KINSHASA - Logging must stop on nearly 13 million hectares of forest in DR Congo after a government review cancelled nearly 60% of the vast countryâ€™s timber contracts, the government said on Monday.
Congo, home to the second largest tropical forest in the world after the Amazon, has completed a long-delayed review of 156 logging deals aimed at stamping out corruption in the sector and enforcing minimum legal and environmental standards.
Logging, mining, and land clearance for farming are eating away at the Congo Basin, which accounts for more than a quarter of the worldâ€™s tropical forest, at a rate of over 800,000 hectares a year -- an area roughly the size of Massachusetts.
At the end of the six-month long World Bank-backed process, a panel of government ministers found that only 65 timber deals were viable. The rest will now be cancelled, Environment Minister Jose Endundo told a news conference in Kinshasa.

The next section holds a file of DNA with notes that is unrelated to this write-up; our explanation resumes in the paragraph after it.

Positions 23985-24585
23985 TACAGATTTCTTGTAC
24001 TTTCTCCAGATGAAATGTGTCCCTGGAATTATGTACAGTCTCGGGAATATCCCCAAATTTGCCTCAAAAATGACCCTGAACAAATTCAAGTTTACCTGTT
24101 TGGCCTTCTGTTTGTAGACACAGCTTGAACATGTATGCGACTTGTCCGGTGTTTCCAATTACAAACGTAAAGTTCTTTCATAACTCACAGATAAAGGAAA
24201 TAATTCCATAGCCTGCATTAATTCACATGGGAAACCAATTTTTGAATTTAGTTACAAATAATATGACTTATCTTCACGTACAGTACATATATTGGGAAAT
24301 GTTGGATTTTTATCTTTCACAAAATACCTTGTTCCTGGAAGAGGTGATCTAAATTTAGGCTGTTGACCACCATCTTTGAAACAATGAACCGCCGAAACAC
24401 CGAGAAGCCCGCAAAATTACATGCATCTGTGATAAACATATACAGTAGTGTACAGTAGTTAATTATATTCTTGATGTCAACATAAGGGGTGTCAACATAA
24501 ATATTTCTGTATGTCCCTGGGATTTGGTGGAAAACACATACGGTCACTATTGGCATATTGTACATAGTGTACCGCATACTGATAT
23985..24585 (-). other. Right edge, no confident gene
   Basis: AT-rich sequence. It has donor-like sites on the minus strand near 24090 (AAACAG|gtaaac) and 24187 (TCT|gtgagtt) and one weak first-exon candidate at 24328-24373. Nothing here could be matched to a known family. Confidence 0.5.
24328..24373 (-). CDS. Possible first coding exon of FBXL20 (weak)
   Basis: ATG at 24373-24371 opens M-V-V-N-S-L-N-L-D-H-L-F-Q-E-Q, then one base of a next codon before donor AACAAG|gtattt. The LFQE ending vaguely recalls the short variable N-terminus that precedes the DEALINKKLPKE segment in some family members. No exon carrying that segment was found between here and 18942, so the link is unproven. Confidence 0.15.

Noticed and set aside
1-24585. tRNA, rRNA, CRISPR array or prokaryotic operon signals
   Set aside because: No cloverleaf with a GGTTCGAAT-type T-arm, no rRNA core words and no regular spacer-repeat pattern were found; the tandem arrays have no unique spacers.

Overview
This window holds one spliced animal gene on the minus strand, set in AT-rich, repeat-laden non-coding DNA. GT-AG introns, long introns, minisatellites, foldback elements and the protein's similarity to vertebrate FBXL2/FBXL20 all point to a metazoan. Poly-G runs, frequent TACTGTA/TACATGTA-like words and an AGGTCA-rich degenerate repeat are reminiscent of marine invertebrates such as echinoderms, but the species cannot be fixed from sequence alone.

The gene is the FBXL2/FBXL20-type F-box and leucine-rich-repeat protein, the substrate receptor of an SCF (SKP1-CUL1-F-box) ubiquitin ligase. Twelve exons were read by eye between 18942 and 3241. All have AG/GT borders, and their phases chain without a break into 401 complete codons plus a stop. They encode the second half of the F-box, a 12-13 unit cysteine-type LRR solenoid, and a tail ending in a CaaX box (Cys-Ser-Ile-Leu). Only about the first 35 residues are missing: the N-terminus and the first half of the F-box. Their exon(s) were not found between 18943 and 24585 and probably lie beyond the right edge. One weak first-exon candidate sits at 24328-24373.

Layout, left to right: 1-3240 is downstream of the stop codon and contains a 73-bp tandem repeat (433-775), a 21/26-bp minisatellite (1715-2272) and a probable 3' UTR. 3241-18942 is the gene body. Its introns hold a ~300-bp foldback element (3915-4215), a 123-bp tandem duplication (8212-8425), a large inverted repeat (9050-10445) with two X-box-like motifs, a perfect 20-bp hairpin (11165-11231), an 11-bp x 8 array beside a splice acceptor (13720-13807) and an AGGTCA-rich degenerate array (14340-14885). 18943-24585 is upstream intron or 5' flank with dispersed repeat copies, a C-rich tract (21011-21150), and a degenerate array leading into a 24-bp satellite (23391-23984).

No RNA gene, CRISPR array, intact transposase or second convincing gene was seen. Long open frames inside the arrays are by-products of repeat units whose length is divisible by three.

â€œI will proceed within the next 48 hours to notify those applicants having received an unfavourable recommendation from the interministerial commission through decrees cancelling their respective conventions,â€ he said.
â€œUpon notification of the cancellation decision, the operator must immediately stop cutting timber.â€
Timber rights held by companies whose contracts were cancelled by the commission make up 57% of over 22 million hectares currently alotted for logging. The remaining nearly 10 million hectares will carry on as exploitable concessions.
However, Endundo said the government planned to respect a moratorium, put in place during Congoâ€™s 1998-2003 war but widely ignored, on granting new timber deals. Nineteen contracts initially destined to be scrapped were given the green light during an appeals process completed recently, but a final list of companies with concession now due to be cancelled has not been released.
DRC cancels timber deals